....is to sell healthcare reform as (gasp) a social program.  

        I think the "New Democratic" tendency to avoid saying that government can do positive things for individuals, as well as the technocratic way of understanding healthcare reform in terms of making the system more cost effective rather than helping individuals have crowded out what could be a clearer message: this will help most Americans' pocketbooks directly.

        That message won't reach everyone by any stretch, but it's important to try.

        Policies that were wrong under George W. Bush are no less wrong because Barack Obama is in the White House. - Bob Herbert

        by GreenSooner on Sun Aug 09, 2009 at 02:58:02 PM PDT

        [ Parent ]

      •  Fear of poverty (4+ / 0-)
        Recommended by:
        northsylvania, 714day, rlharry, Dunvegan

        plays its part in this, definitely.  However, I think racism and ignorance are profound causes of the current scary mob behaviors. For most of my life I did participate in this society (USA) with middle class privileges.  Then, more than ten years ago, my personal financial security devolved into poverty. For reasons I choose not to explain, I had few outside resources to correct the dire situation. It was and remains a horrible shock.  What I am eternally grateful for, however, is my education both formally and scholarly,  as well as having been taught to be an empathetic and compassionate and loving person who actually devoted my professional life/career to helping others, resulting in a kind of wisdom that forestalls any hatred or resentment of the other.

        What the thugs that Hunter describes so well lack, in my view, is that empathy and understanding of the greater good and the world beyond the self.  So many Americans do no have that capacity.  Being privileged and materialistic often restrains the development of that empathy and those other sustaining qualities.  So, not being racist and not being absolutely ignorant of the social contract disallows the thuggish behaviors we are discussing.

  •  our name for them, cough (0+ / 0-)

    is that turn your head and cough

  •  I'm going to scrape the Obama sticker off my car (1+ / 0-)
    Recommended by:
    on the cusp

    an incident Friday night along with the increase in craziness I read about here has led me to think  that it just isn't wise to leave it on there any longer.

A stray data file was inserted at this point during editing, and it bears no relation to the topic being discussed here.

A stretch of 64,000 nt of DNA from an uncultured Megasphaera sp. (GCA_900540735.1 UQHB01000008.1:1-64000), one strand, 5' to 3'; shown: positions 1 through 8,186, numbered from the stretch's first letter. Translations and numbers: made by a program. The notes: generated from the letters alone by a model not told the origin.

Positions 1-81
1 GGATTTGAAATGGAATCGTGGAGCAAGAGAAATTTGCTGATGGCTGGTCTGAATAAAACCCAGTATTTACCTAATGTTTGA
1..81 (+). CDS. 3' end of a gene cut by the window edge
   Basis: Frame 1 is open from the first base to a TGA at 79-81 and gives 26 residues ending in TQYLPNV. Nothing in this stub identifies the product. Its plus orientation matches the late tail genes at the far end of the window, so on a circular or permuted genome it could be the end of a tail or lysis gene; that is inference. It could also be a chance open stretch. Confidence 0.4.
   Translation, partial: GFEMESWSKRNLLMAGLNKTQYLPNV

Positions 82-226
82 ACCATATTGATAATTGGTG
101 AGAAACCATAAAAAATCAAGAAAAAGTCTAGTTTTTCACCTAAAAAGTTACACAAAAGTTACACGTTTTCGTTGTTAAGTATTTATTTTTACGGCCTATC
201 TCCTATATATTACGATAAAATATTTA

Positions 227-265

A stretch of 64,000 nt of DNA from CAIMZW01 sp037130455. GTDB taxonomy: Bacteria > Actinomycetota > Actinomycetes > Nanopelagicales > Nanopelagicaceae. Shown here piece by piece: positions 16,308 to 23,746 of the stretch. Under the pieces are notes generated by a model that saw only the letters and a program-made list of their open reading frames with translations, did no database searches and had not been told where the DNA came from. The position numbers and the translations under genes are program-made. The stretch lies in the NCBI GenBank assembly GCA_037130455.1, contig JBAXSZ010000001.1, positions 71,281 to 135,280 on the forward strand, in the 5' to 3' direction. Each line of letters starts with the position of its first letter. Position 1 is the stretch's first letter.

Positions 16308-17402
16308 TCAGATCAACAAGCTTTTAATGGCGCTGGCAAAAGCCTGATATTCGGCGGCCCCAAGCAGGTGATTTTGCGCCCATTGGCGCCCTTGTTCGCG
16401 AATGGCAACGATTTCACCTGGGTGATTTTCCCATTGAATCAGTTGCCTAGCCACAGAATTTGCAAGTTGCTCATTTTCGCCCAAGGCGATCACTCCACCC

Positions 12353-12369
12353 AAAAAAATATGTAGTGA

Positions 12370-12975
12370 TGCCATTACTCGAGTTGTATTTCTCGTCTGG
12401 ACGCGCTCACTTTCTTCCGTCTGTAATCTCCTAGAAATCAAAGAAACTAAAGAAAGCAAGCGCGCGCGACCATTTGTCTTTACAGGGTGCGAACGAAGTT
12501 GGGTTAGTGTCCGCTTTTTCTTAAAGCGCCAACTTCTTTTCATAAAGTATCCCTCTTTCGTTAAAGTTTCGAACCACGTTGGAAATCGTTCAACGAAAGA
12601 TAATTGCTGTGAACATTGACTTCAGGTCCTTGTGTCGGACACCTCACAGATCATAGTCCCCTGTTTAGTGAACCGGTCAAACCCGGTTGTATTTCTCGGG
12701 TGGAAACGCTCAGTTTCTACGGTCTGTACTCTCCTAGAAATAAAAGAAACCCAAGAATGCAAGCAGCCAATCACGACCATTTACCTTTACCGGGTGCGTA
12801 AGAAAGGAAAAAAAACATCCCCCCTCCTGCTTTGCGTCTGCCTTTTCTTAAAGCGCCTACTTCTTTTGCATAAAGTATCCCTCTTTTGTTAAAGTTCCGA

•  Absolutely brilliant, chilling, and now (5+ / 0-)

    It needs to be stopped. This is not therapy for a race. This is about money and deference and women who have long ago stopped being controlled or even entertaining the idea of answering to these people. This is why they kill doctors and nurses in abortion clinics. This is why they do not want sex discussed or taught to young adults who could then protect themselves and lead healthy lives. This is why they used to buy big cars. It's why they bought all the guns.

    Without a real Public Health Option we all will quickly get sick and poorer.

    by Reliefpitcher on Sun Aug 09, 2009 at 02:30:39 PM PDT

  •  Your piece failed to... (15+ / 0-)

    ..address the very active role corporate America is playing in all this.

    How right wing corporate media places unhinged  demagogues (all of them avid & proud racists) in front of radio microphones & TV cameras &, in turn, provides them carte blanche to use hate speech.

    Hate speech used to rally the ignorant around anti-American, potentially catastrophic causes.

    Just a little constructive criticism tossed into an otherwise outstanding assessment.

  •  excellent summary (4+ / 0-)
    Recommended by:
    northsylvania, bablhous, Remillard, brein

    Some people seek an enemy at all cost, even when it doesn't exist.  I think there's been a lot of emotional upheaval right now at the economy, the reforms proposed, the way that things have changed from how they were before, but there isn't just any one focal point or cause that can easily be pointed to and scrutinized.  Not only that, the problems that created this downturn are very complex and the average person can't easily understand them.  

    I think people are genuinely scared, annoyed, or otherwise preoccupied with things not going well for them in their own lives because of the recession and they are looking for some means to vent and let off steam.  They aren't going about it in the best of ways, but then again, during the Depression, isolated pockets of people responded in this fashion, too.      

    I would not lead you into the promised land if I could, because if I lead you in, some one else would lead you out. - Eugene Debs.

    by cabaretic on Sun Aug 09, 2009 at 02:34:46 PM PDT

  •  Excellent. Excellent. Thanks (4+ / 0-)